I have booked a visit for July, and expect that the area will be much busier in summer than at Easter.

Monday, 16 April 2018

A Few Days In the Yorkshire Dales

Over Easter, Mike and I went to the Yorkshire Dales for a long weekend. I was not familiar with this area, though when I was younger, the family did go to the southern Lake District often as the then in-laws lived there. I was very impressed with the Dales, and I think that we will be returning again this summer.
 
Rather randomly, I chose a B & B in Hawes, and it proved very pleasant. But how prices have shot up recently! The good part is, this area is easier for us to get to, it is straight up the A1 and across. Shame about the traffic at Cambridge, although I see that a huge new bypass of Huntingdon is now in progress...
 
 
On the first morning, we awoke to a light covering of snow - and it was made the fells look very pretty, though it did not last long. After a cooked breakfast, we did a walk from Hawes to Hardraw and back to Hawes. There are many old stone barns in this area.

 
Here, you can spot the snow on the fells. Many new lambs were in the fields, some with plastic raincoats on to keep them dry.
 
 
The waterfall at Hardraw - there is an admission charge of £2.50 to gain entrance. In Victorian times there was a flood and mudslide which destroyed the waterfall. However, the landowner pieced together the stones at the lip and was able to repair the waterfall.
 
 
After lunch, we took a drive up the spectacular Beggar Man's Pass. We then parked up and walked along the Roman road. This is still a navigable road and there were occasional bikers and 4x4 owners testing their vehicles ability to traverse the track. This walk produced some of the best scenery of the weekend.
 
Here, you can just see some of the snow remaining at higher levels, looking into the dale.
 
 
 

In the evening, we did a final walk from Gayle to Askgarth Falls. I imagine these falls must be packed with walkers during the summer!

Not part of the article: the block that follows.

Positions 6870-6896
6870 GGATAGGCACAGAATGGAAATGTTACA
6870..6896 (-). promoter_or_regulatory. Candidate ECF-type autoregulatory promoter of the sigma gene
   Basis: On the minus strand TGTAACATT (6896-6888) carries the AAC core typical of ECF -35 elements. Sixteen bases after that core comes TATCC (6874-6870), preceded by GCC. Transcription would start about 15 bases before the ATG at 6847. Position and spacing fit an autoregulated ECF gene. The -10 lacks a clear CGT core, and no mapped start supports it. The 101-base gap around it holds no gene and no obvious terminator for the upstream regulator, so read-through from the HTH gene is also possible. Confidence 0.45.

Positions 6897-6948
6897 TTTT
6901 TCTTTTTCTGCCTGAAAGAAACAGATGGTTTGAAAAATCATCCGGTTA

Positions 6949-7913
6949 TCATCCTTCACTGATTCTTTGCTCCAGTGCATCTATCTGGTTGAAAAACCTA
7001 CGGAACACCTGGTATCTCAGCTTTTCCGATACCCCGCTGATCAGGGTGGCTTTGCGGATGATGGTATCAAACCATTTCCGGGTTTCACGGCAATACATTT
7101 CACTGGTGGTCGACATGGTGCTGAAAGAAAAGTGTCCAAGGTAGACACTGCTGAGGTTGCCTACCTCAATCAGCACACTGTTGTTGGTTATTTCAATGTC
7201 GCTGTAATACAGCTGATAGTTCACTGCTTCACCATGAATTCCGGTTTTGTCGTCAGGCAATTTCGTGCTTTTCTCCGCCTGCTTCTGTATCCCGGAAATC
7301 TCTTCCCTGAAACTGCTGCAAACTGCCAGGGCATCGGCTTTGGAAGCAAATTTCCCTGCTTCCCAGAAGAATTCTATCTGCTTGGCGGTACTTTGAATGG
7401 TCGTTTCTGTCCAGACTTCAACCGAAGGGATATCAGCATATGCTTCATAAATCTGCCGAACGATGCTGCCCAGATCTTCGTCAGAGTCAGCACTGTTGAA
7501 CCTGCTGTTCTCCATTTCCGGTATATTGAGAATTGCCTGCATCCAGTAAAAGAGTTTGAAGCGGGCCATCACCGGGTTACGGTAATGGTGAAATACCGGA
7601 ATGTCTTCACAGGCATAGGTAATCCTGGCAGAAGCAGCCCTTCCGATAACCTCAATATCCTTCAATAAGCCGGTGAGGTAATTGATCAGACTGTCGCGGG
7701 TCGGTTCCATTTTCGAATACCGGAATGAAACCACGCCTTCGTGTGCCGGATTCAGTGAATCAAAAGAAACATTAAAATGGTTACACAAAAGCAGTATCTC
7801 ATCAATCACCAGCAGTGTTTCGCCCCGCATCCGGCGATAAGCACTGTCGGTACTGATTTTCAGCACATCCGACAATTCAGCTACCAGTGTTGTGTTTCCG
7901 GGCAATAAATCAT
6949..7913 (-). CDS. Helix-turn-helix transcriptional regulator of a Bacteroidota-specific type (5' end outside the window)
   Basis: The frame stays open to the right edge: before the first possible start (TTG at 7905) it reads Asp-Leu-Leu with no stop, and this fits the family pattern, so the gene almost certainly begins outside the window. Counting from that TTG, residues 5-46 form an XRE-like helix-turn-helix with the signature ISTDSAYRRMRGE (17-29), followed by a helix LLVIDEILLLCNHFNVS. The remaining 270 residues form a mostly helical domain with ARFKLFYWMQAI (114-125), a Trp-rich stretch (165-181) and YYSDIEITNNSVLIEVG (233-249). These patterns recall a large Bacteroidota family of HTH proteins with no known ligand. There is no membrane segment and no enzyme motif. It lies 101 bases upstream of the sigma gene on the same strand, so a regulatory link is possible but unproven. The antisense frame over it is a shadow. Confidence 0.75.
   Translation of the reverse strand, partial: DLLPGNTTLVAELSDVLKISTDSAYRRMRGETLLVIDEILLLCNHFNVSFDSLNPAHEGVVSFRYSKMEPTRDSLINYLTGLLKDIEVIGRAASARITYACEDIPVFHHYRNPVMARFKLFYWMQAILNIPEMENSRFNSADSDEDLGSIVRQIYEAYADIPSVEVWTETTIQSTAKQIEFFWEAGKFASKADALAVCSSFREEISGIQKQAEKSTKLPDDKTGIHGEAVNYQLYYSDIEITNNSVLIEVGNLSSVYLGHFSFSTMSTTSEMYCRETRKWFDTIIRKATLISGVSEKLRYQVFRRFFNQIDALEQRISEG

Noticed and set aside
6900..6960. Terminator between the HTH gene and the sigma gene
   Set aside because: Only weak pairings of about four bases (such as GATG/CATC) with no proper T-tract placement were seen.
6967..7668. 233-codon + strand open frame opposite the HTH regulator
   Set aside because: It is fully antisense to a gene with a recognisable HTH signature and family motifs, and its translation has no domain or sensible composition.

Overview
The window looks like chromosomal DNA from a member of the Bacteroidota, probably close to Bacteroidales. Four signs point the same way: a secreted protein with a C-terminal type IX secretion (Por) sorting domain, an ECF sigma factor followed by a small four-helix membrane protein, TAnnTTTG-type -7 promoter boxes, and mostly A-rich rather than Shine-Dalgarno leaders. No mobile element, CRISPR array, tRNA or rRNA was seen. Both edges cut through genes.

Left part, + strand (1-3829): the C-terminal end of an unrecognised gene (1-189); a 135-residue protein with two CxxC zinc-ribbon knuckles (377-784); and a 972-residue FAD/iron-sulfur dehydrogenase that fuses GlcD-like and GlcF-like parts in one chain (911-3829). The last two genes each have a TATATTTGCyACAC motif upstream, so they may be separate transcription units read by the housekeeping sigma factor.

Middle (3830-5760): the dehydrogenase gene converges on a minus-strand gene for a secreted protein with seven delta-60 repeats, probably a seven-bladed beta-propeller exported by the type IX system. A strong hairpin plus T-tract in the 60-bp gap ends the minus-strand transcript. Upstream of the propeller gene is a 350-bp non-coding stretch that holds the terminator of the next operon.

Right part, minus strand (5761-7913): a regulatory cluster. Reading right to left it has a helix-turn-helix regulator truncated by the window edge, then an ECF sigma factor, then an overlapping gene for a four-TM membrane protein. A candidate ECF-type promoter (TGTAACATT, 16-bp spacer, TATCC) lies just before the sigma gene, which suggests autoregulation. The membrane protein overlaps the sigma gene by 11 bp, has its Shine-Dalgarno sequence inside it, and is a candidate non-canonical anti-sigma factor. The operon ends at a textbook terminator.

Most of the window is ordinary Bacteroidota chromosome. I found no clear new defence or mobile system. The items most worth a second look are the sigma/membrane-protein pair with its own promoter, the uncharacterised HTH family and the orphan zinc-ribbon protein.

Wednesday, 21 March 2018

Norwich Shawl by Clabburn

When I saw this lovely shawl online, I realised that the dealer was living quite nearby, in the next village over, so to speak.....it was an expensive item, so we arranged to meet in
Woodbridge so that I could examine the shawl.
 

The dealer used to have a shop in Norwich, so knows these shawls well. She now sells mostly on Etsy....


After a discussion, including the various ins and outs of the trade and other dealers, I made a quick trip to the building society...

 
The Shawl is a beautiful one, and as its made from silk, changes colours, with a cast of purple..
 

The silk fringe is in perfect condition and the shawl has only a few small plucks...



There is a lot of information about the Norwich shawls in these two books, but no illustration that matches this shawl..


 
The shawl is unclipped, and so is not really reversible, as some are...
 

After a lot of thought, I decided to wear the shawl to Sophie's wedding....it seems to have come to no harm.....

I appreciated the shawl, even if no one else noticed it ...well, we can't all be textile experts, can we?
Dating from about 1860, the shawl is an amazing survivor....

Thursday, 1 March 2018

A Norwich Shawl in Pinks and Browns

Here is an antique shawl in muted pinks and browns with a pink fringe. It is the same as one illustrated in the book Norwich Shawls, so we can safely say that it is a Norwich shawl by Clabburn.

Item 56 on page 93: Jacquard Zebra Shawl 1860s by Clabburn Sons & Crisp. "The horizontal stripe unit in this shawl is 14cm and is made up of two patterns. They include circles and serpentine motifs with almost indistinguishable tiny pines scattered through. The shawl is very faded giving an attractive pink/brown effect." 


These shawls were known as zebra shawls and were produced about 1860-1870, at the end of the shawls' popularity. Perhaps this is why these are found in better condition, they were discarded and not worn when fashions changed almost overnight.


These shawls were woven on looms and were an expensive purchase. They were made from silk or silk and wool mixtures, so were worn for special occasions - not everyday...


I love the muted colors and the intricate designs...


In comparison to quilts, there are only a few books about antique shawls - here we see that catalogue for the exhibition of Norwich shawls held at Norwich cathedral held last year, and also a book put out by Norwich Museum Services...it would be nice to know more....and perhaps I should book a visit to Norwich to meet the shawl/textile experts there....

Wednesday, 21 February 2018

Very Worn Sanderson Star in Yellow and White

As I am very interested in the Sanderson Star pattern, I did buy this quilt...it has seen better days though! The quilt has been cut down at some point and a binding applied. These quilts usually have three dark borders, and not a light outer border, so I suspect that a very worn portion of the quilt has been cut off. The edges of these quilts do receive the most wear, so not surprising. The quilt has been reduced in size to 70 x 60 inches.